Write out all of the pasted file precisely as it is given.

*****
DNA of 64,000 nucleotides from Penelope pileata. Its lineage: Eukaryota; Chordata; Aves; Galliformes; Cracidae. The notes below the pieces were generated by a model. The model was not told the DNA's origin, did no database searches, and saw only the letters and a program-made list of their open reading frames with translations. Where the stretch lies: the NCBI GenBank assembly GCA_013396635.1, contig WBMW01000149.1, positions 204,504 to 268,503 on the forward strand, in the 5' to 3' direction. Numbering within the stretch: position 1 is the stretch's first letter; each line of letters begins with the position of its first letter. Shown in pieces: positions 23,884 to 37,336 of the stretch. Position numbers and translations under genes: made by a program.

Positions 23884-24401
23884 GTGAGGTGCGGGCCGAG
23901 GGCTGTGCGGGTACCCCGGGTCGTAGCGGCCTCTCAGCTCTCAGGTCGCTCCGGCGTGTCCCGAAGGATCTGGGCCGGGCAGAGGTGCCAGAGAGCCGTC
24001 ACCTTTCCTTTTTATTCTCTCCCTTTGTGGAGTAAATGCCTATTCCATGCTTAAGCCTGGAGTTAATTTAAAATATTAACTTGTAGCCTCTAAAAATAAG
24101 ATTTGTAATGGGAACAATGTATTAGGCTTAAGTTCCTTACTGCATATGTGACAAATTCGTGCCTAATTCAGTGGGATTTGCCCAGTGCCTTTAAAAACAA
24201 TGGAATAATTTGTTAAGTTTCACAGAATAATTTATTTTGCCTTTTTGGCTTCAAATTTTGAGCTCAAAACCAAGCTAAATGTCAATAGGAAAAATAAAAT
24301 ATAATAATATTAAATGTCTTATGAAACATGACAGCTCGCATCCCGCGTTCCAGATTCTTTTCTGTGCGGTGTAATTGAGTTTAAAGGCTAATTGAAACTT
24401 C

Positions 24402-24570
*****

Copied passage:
DNA of 64,000 nucleotides from Penelope pileata. Its lineage: Eukaryota; Chordata; Aves; Galliformes; Cracidae. The notes below the pieces were generated by a model. The model was not told the DNA's origin, did no database searches, and saw only the letters and a program-made list of their open reading frames with translations. Where the stretch lies: the NCBI GenBank assembly GCA_013396635.1, contig WBMW01000149.1, positions 204,504 to 268,503 on the forward strand, in the 5' to 3' direction. Numbering within the stretch: position 1 is the stretch's first letter; each line of letters begins with the position of its first letter. Shown in pieces: positions 23,884 to 37,336 of the stretch. Position numbers and translations under genes: made by a program.

Positions 23884-24401
23884 GTGAGGTGCGGGCCGAG
23901 GGCTGTGCGGGTACCCCGGGTCGTAGCGGCCTCTCAGCTCTCAGGTCGCTCCGGCGTGTCCCGAAGGATCTGGGCCGGGCAGAGGTGCCAGAGAGCCGTC
24001 ACCTTTCCTTTTTATTCTCTCCCTTTGTGGAGTAAATGCCTATTCCATGCTTAAGCCTGGAGTTAATTTAAAATATTAACTTGTAGCCTCTAAAAATAAG
24101 ATTTGTAATGGGAACAATGTATTAGGCTTAAGTTCCTTACTGCATATGTGACAAATTCGTGCCTAATTCAGTGGGATTTGCCCAGTGCCTTTAAAAACAA
24201 TGGAATAATTTGTTAAGTTTCACAGAATAATTTATTTTGCCTTTTTGGCTTCAAATTTTGAGCTCAAAACCAAGCTAAATGTCAATAGGAAAAATAAAAT
24301 ATAATAATATTAAATGTCTTATGAAACATGACAGCTCGCATCCCGCGTTCCAGATTCTTTTCTGTGCGGTGTAATTGAGTTTAAAGGCTAATTGAAACTT
24401 C

Positions 24402-24570